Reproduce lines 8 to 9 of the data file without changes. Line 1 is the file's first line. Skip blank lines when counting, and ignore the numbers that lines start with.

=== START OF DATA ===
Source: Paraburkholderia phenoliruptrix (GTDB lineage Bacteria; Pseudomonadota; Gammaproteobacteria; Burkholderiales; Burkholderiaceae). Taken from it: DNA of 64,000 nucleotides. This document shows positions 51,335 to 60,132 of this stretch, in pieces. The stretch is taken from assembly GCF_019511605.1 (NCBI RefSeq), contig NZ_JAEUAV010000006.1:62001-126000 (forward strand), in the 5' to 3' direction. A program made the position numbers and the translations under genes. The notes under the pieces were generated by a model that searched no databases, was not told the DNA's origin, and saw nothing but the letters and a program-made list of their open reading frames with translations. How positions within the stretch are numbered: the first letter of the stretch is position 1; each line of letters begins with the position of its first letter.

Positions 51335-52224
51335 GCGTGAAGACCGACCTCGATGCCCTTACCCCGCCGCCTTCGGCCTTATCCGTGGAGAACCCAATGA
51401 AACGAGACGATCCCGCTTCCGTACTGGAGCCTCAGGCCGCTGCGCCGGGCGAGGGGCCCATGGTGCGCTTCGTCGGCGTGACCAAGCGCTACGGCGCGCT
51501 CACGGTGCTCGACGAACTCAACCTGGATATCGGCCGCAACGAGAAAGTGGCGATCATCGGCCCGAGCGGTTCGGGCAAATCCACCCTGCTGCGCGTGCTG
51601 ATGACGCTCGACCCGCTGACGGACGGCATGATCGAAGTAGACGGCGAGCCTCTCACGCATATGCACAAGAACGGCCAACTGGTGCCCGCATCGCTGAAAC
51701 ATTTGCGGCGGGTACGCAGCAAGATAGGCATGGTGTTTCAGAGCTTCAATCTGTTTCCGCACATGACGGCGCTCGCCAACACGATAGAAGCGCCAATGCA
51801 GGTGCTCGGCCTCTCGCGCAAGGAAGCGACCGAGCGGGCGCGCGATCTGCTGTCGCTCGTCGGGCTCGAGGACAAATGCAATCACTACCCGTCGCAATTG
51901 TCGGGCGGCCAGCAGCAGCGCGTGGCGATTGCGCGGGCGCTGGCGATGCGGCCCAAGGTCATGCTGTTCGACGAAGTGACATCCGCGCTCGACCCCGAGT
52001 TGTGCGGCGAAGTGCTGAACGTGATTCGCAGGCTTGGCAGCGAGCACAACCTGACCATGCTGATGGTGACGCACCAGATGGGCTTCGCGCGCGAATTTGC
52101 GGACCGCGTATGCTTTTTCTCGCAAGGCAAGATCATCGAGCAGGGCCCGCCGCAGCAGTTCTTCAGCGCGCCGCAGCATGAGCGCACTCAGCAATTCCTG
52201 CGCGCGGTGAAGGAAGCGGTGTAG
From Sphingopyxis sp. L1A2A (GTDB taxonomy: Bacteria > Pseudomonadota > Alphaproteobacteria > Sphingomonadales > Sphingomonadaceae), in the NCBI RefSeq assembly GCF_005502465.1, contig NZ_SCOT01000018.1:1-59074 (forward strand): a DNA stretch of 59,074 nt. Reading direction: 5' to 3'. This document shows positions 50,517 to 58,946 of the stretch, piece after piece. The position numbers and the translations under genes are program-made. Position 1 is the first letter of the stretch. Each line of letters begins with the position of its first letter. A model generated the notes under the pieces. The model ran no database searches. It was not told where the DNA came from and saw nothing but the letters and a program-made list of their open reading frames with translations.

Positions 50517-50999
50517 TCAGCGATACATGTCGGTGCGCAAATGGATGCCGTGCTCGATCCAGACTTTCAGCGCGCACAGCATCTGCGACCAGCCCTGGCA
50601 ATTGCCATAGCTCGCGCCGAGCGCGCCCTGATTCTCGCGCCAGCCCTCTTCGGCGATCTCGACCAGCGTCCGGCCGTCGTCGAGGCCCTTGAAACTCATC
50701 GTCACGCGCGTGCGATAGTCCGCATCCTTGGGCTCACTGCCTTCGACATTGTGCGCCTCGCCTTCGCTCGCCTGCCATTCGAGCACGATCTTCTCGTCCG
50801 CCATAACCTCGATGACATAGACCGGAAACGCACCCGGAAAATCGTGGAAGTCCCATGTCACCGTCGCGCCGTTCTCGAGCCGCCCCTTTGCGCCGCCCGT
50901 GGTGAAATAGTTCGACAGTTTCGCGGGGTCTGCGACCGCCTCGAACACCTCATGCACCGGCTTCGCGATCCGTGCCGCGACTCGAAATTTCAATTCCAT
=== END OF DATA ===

51801 GGTGCTCGGCCTCTCGCGCAAGGAAGCGACCGAGCGGGCGCGCGATCTGCTGTCGCTCGTCGGGCTCGAGGACAAATGCAATCACTACCCGTCGCAATTG
51901 TCGGGCGGCCAGCAGCAGCGCGTGGCGATTGCGCGGGCGCTGGCGATGCGGCCCAAGGTCATGCTGTTCGACGAAGTGACATCCGCGCTCGACCCCGAGT